Alpine Garden Society

Ulster Group

Plant of the Month, August 2006

Rosulate Violas, by Liam & Joan McCaughey


The rosulate violas, which have typical 'heartsease' flowers but leaves arranged in a rosette  rather like a sempervivum, are a specialty of the Andes mountains in South America. 

Not much has been  written about them, and most of the information here is from the Encyclopaedia of Alpines, John Watson's article in the Bulletin (September 1994), and John and Hilary Birks web page which is a detailed account of the 2005 AGS Expedition which they led to Patagonia.

We saw a good number of species on that journey, and the pictures here were taken on it. Viola sacculus was the first we saw, on Cerro la Hoya (see map). The surprise was how small it is, perhaps an inch across a rosette, but very beautiful in extreme closeup with clear bluish-white petals and a reddish rim to the leaves, which is  characteristic.

  Viola sacculus
Many of the violas are found locally, even confined to one mountain, but Viola cotyledon is the commonest and has a wide geographical spread. We saw it in a number of areas; the picture on the right was taken on Volcan Batua Mahuida, looking west to the volcanoes on the Chilean border.


  Viola coronifera
In contrast, Viola coronifera, (left), is confined to the 6000' mountain Cerro Colo Huincul and its immediate surroundings. Although there are several yellow rosulate violas, this is the only one which we saw. It was discovered just a few years ago, and probably has been seen in the wild by only about 100 people, including the 18 in our expedition.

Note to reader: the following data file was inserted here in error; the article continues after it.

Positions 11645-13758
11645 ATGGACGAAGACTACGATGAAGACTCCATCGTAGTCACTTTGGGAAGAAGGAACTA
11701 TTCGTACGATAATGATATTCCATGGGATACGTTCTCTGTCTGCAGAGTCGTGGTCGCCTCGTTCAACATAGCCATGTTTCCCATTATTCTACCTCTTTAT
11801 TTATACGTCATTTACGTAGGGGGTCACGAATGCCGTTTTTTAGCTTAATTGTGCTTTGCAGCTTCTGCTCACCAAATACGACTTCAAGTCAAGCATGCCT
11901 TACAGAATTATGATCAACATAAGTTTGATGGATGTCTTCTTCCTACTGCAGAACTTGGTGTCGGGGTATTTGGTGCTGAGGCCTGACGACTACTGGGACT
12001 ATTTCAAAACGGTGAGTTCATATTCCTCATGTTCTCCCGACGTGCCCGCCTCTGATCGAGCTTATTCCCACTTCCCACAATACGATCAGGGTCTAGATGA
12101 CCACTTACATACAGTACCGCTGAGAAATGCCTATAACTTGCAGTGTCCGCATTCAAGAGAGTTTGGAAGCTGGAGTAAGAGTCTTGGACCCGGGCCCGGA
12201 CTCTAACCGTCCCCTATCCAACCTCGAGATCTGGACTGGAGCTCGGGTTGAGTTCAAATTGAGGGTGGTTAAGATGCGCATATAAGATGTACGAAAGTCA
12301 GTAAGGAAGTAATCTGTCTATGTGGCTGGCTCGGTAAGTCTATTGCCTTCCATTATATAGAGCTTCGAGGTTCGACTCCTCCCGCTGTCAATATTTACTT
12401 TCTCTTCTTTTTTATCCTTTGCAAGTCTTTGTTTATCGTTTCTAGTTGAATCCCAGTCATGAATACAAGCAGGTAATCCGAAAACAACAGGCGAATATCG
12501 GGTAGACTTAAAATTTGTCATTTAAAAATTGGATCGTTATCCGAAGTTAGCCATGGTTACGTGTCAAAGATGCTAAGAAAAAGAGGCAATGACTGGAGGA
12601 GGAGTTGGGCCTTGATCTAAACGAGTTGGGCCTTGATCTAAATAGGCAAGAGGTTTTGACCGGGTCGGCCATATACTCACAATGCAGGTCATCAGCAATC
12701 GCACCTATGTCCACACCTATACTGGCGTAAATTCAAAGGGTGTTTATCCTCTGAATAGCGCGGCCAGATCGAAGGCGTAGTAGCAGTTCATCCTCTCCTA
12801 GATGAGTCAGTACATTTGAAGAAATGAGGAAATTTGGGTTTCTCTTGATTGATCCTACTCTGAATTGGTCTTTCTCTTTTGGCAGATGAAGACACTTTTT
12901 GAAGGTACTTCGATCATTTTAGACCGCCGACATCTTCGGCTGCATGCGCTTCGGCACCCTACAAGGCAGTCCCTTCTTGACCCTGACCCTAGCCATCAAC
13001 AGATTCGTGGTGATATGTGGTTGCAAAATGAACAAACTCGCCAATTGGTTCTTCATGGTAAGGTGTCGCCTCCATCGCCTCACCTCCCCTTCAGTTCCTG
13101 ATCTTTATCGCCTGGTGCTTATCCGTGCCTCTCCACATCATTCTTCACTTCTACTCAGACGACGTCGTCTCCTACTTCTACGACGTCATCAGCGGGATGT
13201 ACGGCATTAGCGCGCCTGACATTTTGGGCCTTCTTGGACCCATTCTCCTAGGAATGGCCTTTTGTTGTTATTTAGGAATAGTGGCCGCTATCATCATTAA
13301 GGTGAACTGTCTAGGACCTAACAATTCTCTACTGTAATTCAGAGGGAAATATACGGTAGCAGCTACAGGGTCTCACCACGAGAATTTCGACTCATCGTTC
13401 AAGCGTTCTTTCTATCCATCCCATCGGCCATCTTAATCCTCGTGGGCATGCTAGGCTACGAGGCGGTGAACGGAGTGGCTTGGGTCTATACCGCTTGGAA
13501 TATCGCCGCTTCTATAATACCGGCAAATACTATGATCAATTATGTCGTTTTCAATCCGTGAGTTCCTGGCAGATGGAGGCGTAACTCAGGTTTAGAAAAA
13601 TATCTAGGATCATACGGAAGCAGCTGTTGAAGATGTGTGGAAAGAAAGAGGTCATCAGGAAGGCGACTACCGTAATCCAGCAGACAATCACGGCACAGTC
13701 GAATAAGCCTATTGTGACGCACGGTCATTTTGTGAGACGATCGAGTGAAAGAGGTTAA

Viola cotyledon
Viola vulcanica disguises itself to look like a piece of the local volcanic rock - see the picture on the right - is this because birds fancy it ? Its flowers are unspectacular, too, though in the plant on the left they are still just emerging.




  Viola vulcanica    

  Viola columnaris
Both Viola columnaris (left) and Viola dasyphylla (right) are classified in Watson's paper as belonging to the cotyledon group, though in these pictures their habit is different, and it is easy to see how V. columnaris gets its name.




  Viola dasyphylla
Finally, one that (nearly) got away.  In John Watson's 1994 account, he describes it as 'elusively rare and very local', and says that no-one has seen it since its original discovery by Comber. It has of course now been located again, but the Birks were very happy to be able to locate it again this year.


Rosulate violas have been grown in captivity, and appeared on the show bench. We haven't tried, but they are and will be a worthy challenge for anyone now and in the future.

  Viola escondidanensis